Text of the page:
Aust: The University of Hamburg was also founded as a reaction to the crisis after the First World War and then, after the Second World War, also learned its lessons from it. It is also not the case that this transfer service did not exist before the pandemic or before the climate crisis, the dialogue format university forum of the economy has existed for 25 years. But sometimes it takes such new difficult moments to readjust the respective procedures and goals - then the crisis is actually the sister of the opportunity.

WELT AM SONNTAG: On the other hand, a lot of public debates are very ideological right now. And ideology is not, to stay with the metaphor, the sister of science, but rather that of the crisis.

Weber-Braun: That often comes from politics, unfortunately self-portrayal is an increasingly important factor here. And that can be combined better with an ideological approach than with the facts of science. The behavior then rubs off on other social groups.

Graener: Scientific findings are not always easy. We have been talking about climate change and the climate crisis for more than 60 years. We have known for a long time that the current situation is coming, but even slight corrections to the economy or personal behavior have been pushed aside in the hope that it will all be wrong. Now the situation has gotten much worse and the measures must be all the tougher.

Aust: Or even better planned, in any case, there has been a great willingness to innovate in the economy for several years. In addition to the large companies, the start-ups are also very active in Hamburg. The connection to science is stronger here than ever before.

WELT AM SONNTAG: Let's take the question of future energy supply. Research is being carried out everywhere, the time pressure is great. What needs to happen now to get good results?

Graener: We have to take the overall view here from the outset and not expect too quickly the sole saviour. Nuclear power was presented in this way 50 years ago, although everyone knew that it had major weaknesses in terms of safety and, above all, in terms of the disposal of nuclear waste. Every technological development also has its problems. And that also applies to the new savior hydrogen.

WELT AM SONNTAG: What are the problems?

Graener: We will not be able to produce enough green hydrogen in Germany as we need. This would require sunny regions for solar power generation, such as Africa. But do we want to become dependent again here, as we did with Russia for gas supplies? This question should be asked early on and not just when billions of euros have already been invested in the infrastructure. That's part of the honesty of dialogue as we described it earlier. The important trust in one another can only be strengthened if these and similar points are stated openly.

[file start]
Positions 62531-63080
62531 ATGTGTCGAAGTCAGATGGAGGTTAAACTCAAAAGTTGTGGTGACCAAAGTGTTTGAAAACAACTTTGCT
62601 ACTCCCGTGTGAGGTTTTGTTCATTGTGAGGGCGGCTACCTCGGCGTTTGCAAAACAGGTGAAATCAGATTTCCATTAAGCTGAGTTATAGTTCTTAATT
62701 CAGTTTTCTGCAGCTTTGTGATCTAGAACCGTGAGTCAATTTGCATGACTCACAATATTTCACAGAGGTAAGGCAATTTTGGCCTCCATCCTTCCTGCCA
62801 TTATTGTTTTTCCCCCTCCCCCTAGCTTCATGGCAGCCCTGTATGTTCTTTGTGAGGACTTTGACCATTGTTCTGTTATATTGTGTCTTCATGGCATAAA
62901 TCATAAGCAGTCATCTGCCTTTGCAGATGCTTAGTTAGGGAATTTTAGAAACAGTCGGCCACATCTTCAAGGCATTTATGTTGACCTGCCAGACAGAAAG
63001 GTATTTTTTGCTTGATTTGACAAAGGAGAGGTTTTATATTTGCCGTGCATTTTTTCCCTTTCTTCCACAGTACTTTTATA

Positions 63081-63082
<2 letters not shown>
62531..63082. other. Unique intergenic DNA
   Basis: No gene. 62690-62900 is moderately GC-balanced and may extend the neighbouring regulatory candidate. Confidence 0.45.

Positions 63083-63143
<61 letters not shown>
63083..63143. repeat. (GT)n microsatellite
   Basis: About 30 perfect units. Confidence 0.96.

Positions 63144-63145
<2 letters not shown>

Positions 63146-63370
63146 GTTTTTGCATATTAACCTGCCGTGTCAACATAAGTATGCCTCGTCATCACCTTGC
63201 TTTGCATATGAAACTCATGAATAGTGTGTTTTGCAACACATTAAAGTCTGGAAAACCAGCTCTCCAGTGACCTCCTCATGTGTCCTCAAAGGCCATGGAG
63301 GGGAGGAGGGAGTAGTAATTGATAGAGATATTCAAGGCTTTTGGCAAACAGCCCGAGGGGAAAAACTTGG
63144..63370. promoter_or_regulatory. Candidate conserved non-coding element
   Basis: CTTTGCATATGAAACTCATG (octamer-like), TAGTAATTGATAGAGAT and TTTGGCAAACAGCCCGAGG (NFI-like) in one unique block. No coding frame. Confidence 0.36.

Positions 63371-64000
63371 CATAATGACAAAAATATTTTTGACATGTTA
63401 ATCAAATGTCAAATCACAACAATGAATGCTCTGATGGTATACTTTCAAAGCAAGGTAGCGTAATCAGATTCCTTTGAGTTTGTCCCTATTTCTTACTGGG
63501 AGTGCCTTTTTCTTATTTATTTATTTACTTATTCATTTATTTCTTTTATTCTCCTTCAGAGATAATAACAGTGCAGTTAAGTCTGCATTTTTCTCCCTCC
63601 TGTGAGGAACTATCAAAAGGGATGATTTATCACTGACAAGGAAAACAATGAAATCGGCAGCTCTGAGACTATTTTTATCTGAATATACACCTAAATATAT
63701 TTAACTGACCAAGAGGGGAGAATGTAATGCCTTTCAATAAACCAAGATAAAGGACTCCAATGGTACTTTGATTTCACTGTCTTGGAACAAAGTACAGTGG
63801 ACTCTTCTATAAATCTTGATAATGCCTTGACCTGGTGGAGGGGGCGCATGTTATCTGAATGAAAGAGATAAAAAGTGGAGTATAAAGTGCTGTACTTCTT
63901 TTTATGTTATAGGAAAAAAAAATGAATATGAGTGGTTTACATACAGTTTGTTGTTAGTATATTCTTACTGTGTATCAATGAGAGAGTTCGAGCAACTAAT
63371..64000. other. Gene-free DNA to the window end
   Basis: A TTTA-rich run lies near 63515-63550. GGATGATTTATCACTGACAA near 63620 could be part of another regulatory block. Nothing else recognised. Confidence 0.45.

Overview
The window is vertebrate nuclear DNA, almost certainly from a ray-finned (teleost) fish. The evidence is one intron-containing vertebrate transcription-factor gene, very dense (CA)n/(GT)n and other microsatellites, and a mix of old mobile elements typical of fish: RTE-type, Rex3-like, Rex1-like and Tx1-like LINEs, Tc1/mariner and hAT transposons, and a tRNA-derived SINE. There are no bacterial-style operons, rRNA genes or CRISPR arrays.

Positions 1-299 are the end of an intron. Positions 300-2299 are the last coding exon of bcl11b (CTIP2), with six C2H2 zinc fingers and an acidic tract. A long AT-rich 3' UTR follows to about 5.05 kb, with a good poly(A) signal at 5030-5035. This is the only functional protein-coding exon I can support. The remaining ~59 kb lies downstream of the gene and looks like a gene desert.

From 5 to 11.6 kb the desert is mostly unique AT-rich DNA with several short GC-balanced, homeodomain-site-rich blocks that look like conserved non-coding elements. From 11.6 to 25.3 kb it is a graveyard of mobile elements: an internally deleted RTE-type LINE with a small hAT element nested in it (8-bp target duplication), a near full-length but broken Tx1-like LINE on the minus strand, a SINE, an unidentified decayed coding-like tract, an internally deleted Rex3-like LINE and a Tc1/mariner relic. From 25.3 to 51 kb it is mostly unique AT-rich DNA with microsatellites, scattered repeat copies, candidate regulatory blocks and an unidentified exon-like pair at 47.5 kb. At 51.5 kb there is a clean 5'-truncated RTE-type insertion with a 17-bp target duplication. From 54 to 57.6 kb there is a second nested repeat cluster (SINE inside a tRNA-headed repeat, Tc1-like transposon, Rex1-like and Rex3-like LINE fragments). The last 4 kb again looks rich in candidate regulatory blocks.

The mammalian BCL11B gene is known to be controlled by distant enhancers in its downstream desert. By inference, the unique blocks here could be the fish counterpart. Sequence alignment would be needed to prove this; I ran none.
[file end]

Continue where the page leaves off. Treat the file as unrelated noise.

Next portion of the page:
Weber-Braun: You have to be willing to discuss everything, and if possible in the right order, here and on many other urgent points in order to weigh up the risks and opportunities. And then, on this basis, a decision must be made as to which priorities to set.

WELT AM SONNTAG: How good is Hamburg in this interplay of forces? Do the actors from science and business know enough about each other?

Graener: I'll say something nasty: the needs of business are often much lower than what science can deliver or what it is currently working on. Or the research is already much further than what the economy wants to call up. For the scientists, this is sometimes the knowledge of yesterday or the day before, they don't even consider that it could still be interesting. The challenge is to create formats in order to achieve joint results or at least an exchange.

Aust: The knowledge about each other is more advanced than it ever was. The work on the interlocking, especially with a view to medium-sized and small companies, never ends. Large research institutions such as Desy also offer opportunities for medium-sized companies to improve their own products or manufacturing processes. You just have to know how to get together. Science has to run ahead, but it also has to turn around and ask itself how can we take the others with us.

WELT AM SONNTAG: Is that also the idea behind the future conference?

Weber-Braun: Also. Of course, we want to put the work of the university society in a showcase and show why membership or commitment is worthwhile, especially in the current situation - namely to organize and influence the points of exchange mentioned. But we don't do this as an end in itself, but because the topics we discuss are of great importance for the development of the city and our living space: How do we want to live together in the future?

Aust: As President of the Chamber of Commerce, allow me to add: and of what?